The use of evidence has become integral to the field of development, as policymakers recognise the need to contextualise their ideas, and develop programmes and projects that are backed up by robust research. However, one area of development which lags behind the rest in this regard is the humanitarian sector. There are two possible reasons for this. Firstly, the devastating effects of humanitarian crises often mean that collecting quality data is fraught with difficulty. Secondly, it’s usually more important to ‘respond immediately’, as opposed to using rigorous evidence to determine how and when to respond. Using evidence within this context is therefore particularly challenging. We must tackle two aspects of this issue: first, to increase the availability of evidence and second, to improve the uptake of research and evidence in the humanitarian sector.
WHY USE EVIDENCE?
Many have argued that it is especially important to inform our humanitarian interventions with evidence. Mahmood et al., 2010 state that ‘the international humanitarian community’s ability to collect, analyse, disseminate and act on key information is fundamental to effective response’. Therefore, greater emphasis on evidence in the humanitarian sector is required not simply for the sake of it, but to significantly enhance its ability to make a difference to people’s lives. Evidence also matters for accountability. Donors, affected states and taxpayers legitimately want to know ‘how, and how well, money is being spent’ (ALNAP, 2013).
The World Humanitarian Summit, which took place in May this year, was roundly criticised by major humanitarian organisations. Médecins Sans Frontières called it ‘a fig leaf for international failures’, and Oxfam described it as ‘an expensive talking shop. Still smarting from these punches, there is no better time for the humanitarian community to examine ways in which it can be more effective. With this in mind, the question that we must answer is: how can we ensure that evidence plays a bigger role in the humanitarian sector?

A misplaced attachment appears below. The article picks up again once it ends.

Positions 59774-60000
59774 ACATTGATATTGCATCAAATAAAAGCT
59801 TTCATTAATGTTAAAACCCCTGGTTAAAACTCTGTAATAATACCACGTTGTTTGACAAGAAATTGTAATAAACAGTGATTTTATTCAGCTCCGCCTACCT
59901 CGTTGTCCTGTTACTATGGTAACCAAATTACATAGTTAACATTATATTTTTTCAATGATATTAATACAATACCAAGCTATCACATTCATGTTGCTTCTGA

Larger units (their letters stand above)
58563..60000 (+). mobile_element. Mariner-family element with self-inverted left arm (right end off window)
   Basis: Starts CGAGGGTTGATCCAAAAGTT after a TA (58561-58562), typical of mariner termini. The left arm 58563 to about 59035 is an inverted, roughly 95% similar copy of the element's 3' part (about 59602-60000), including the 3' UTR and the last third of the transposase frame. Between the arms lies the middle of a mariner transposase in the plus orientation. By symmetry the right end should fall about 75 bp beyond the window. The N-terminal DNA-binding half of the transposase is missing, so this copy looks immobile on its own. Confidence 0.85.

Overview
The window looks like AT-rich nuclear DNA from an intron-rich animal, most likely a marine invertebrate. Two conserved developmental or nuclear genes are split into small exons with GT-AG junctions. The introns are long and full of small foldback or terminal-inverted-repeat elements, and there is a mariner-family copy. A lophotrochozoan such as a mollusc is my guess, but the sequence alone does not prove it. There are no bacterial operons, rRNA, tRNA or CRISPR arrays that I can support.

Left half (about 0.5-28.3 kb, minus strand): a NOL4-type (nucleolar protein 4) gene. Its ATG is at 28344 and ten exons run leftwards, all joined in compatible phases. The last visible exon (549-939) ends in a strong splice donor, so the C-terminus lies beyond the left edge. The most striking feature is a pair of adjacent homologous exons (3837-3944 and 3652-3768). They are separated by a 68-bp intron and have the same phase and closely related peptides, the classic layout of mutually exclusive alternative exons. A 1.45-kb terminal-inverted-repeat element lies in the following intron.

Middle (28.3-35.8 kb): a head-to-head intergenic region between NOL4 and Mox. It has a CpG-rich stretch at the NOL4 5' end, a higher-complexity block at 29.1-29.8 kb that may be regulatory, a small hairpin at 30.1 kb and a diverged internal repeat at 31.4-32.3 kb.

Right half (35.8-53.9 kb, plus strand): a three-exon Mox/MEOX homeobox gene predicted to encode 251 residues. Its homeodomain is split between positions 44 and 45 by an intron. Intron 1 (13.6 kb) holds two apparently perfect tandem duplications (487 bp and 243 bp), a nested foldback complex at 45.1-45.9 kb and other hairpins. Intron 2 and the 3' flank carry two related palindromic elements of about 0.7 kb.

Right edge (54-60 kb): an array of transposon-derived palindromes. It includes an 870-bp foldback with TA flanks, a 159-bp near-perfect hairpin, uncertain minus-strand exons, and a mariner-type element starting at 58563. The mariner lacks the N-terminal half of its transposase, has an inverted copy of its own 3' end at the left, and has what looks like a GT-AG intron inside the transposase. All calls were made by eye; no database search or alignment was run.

A ROLE FOR DIFFERENT TYPES OF EVIDENCE
First, we need to better understand the research and evidence that currently exists, so as to identify what we know, where our understanding could be strengthened, and where the outright gaps are in our current body of knowledge. Organisations such as 3ie are working towards this end, through the use of ‘Evidence Gap Maps’ which are thematic evidence collections focused on a particular topic area, such as health or education. Gap Maps provide a clear graphical display of ‘what works’, by identifying where there is strong, weak or non-existent evidence on the effectiveness of development programmes and initiatives. Further, Systematic Reviews can be useful in terms of mapping out current available evidence, critically appraising it, and synthesising the results (DFID, 2016). A further example is the Humanitarian Evidence Programme, created by Oxfam and The Feinstein Institute, which synthesises available research on humanitarian interventions. The aim of this is to enhance the availability of the research to decision makers. Under the broad categorisation of making better use of existing evidence, these efforts represent a step in the right direction. Going forward, they could be adopted more widely across the humanitarian sector.
Second, we need to make existing research more useful and relevant. e.g. by requiring researchers to talk more about their methods (who was interviewed or surveyed, why, over what time frame?). This would enable others to see which research processes had been followed and understand how the conclusions had been reached. In his article for Research to Action ‘Sharing the whole research map’, Bruno Paschoal similarly argues that research relevance, accessibility and accountability can be increased by sharing the entire research map. In the humanitarian context, making evidence more accessible in this way could help increase its uptake, and therefore the role it is able to play.
A recent webinar hosted by the Active Learning Network for Accountability and Performance in Humanitarian Action (ALNAP) dealt with this and other questions regarding evidence in humanitarianism; specifically, how it should be used in planning humanitarian programming. Roxanne Krystalli highlighted the importance of making clear what we mean by ‘people’ when we refer to those affected by humanitarian crises. This would involve using identity factors to make distinctions; for example, a crisis might have affected primarily men or women, young or elderly people. If we are to measure humanitarian efforts by the change they make to people’s lives, it makes sense to disaggregate what we mean by the term ‘people’. This change will require an increased role for evidence, research and data.
In summary, the need for greater emphasis on evidence in the humanitarian sector is abundantly clear. It has the capacity to make humanitarian efforts more accountable and more effective. Over the last 5 years, DFID’s spending on humanitarian emergencies has trebled, from £433m to nearly £1.3bn. Although funding commitments are important, simply throwing more money at the complex and multifaceted humanitarian crises around the world is unlikely to create profound or lasting change. Using evidence more, and more effectively, could yield far better results.